Despite all of that, we’re still selecting our country’s top elected officials in the same way we did when men were still wearing powdered wigs, when horses were the dominant mode of transportation and when virtually no one on earth believed that China, Brazil or India would ever be seen as global powers.
Being president of the United States during such tumultuous times is unquestionably a big job. And yet, in a time when even mid-size, not-for-profit agencies and for-profit corporations routinely conduct national searches to identify candidates who are best qualified to run their operations, the United States of America still selects its "CEO" without benefit of a generally agreed upon set of strategic objectives, without any clear delineation of the skill set required to do the job, without even a formal job description.
Instead of a skill set, the President has an embarrassingly short list of "qualifications." You probably remember them from your fifth-grade civics classes: Candidates for president must be natural-born citizens of the United States, they must be a resident of the country for at least 14 years, and they must be at least 35 years of age.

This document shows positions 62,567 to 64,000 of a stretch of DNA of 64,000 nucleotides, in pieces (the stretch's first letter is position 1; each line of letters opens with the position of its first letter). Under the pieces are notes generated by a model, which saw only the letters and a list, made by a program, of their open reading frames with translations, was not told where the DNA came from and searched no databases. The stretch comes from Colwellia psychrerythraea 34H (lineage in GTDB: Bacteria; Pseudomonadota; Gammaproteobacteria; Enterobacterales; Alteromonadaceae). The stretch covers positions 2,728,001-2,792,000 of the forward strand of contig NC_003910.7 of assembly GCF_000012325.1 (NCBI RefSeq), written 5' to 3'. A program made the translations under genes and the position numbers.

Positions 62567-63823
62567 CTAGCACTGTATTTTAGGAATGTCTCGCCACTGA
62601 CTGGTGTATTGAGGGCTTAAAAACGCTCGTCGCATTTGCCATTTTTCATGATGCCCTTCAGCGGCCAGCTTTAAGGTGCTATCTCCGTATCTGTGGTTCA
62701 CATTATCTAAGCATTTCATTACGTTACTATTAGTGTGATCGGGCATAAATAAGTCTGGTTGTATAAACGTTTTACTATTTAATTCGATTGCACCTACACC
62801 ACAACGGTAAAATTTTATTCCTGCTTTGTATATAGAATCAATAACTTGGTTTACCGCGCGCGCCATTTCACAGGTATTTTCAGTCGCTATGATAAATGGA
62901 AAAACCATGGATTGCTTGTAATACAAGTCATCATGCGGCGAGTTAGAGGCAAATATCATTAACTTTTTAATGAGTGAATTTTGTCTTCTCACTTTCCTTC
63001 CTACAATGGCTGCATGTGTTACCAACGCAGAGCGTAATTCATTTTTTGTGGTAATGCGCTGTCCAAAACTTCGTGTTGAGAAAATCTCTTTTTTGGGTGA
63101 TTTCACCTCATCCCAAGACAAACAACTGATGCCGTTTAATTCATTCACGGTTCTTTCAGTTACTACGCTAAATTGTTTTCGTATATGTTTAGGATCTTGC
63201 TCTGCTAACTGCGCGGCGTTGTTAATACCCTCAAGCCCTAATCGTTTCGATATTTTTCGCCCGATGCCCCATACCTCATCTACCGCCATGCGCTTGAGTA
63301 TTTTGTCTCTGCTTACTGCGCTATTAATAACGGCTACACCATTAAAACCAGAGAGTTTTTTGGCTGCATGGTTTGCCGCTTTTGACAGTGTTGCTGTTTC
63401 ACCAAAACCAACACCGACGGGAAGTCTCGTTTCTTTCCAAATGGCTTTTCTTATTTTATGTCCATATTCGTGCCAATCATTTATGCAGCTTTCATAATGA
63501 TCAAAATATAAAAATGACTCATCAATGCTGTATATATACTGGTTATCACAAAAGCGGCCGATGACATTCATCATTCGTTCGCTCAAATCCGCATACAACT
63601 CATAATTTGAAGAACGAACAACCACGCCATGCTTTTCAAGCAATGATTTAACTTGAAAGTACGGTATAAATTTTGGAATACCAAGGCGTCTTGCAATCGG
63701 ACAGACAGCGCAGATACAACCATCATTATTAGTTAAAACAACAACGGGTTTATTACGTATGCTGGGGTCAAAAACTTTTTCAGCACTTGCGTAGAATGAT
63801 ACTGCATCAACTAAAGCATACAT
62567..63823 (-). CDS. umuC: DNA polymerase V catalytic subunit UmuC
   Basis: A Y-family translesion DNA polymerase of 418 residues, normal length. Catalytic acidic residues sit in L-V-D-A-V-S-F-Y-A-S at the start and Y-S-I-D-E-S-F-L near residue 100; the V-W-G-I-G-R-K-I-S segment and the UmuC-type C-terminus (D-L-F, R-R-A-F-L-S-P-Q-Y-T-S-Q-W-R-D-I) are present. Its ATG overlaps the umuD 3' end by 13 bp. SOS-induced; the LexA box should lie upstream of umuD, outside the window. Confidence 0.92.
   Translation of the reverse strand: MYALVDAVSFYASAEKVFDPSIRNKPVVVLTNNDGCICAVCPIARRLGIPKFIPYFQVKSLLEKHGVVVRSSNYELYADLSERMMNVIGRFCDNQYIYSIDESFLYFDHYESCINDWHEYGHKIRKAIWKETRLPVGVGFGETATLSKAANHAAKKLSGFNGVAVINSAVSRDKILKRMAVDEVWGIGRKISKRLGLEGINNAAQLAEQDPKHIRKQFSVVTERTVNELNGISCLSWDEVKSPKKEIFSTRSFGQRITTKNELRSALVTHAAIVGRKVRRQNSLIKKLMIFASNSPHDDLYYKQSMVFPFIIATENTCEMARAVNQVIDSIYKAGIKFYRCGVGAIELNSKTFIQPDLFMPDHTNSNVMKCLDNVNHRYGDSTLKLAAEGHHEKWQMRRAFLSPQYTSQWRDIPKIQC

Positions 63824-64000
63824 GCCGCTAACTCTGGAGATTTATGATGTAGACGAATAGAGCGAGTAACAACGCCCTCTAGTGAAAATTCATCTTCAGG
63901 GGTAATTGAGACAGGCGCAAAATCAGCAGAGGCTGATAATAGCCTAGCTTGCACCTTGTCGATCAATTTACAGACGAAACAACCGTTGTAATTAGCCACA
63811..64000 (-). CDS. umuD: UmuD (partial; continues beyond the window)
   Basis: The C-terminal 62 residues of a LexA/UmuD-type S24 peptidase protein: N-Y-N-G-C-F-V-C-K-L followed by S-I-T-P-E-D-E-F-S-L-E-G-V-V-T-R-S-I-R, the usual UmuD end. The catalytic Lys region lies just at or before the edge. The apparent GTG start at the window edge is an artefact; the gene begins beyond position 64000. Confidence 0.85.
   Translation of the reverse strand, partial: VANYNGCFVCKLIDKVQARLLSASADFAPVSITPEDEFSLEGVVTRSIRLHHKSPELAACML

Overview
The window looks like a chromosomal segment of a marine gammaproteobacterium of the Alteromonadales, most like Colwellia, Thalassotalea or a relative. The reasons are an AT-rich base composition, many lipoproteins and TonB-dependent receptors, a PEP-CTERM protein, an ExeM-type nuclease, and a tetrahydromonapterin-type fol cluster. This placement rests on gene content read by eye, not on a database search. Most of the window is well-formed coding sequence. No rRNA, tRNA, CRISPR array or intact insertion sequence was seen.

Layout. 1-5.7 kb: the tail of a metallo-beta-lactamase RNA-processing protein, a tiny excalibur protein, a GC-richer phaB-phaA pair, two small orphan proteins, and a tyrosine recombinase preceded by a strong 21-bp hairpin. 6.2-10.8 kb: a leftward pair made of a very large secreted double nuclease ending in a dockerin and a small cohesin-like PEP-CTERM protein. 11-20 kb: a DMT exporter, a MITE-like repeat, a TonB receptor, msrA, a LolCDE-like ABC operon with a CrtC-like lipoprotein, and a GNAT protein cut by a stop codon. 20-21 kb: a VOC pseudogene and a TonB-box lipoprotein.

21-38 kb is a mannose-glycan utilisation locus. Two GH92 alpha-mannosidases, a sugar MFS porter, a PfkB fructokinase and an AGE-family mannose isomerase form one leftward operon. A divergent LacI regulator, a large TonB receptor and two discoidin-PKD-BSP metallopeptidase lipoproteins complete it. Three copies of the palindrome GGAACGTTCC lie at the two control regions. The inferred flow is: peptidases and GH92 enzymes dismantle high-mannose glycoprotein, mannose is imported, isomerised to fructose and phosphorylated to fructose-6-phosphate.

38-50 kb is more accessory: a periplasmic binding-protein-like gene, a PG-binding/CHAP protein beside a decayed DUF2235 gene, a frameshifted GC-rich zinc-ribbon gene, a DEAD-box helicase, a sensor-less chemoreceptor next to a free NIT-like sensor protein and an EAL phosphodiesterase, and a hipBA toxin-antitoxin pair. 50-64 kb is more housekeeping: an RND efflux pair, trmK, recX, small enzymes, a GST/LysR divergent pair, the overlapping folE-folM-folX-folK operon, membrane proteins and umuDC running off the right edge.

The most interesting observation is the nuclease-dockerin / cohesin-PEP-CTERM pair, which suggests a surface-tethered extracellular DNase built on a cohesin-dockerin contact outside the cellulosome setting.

Surprisingly, with the largest national budget in the Western world, a presidential candidate needs no special financial management skill set to qualify. With the country in constant economic turmoil, the candidate for U.S. president is not required to have any specific understanding of micro- or macro-economics. Elastic demand? In-elastic demand? Whatever.
To aspire to manage the institution that is the world's largest employer, a presidential candidate needs to demonstrate no prior management experience to “throw his hat in the ring.”
The South rising up, again, against the North? Whites organizing against Blacks? Asians not getting along with Hispanics? Foreign dignitaries trying to beat the country down at the negotiating table?
No sweat! If you want to be a presidential candidate, prior experience in negotiating, mediating, making peace or minimizing hostility through personal leadership is simply not required.
Is there another critical job anywhere in the country with so much responsibility that requires so little from the applicants? How else do you explain the diverse group of obnoxious, low-potential underachievers that we had to endure for so many months during the recent Republican Primary Election process?
Why did we have to sit, or sleep, through Rick Santorum, Newt Gingwrich, Ron Paul, Tim Pawlenty, Herman Cain, Michele Bachman and Rick Perry, when there certainly must have been another process available to narrow down the field to have a better-experienced, more-capable group of potential candidates?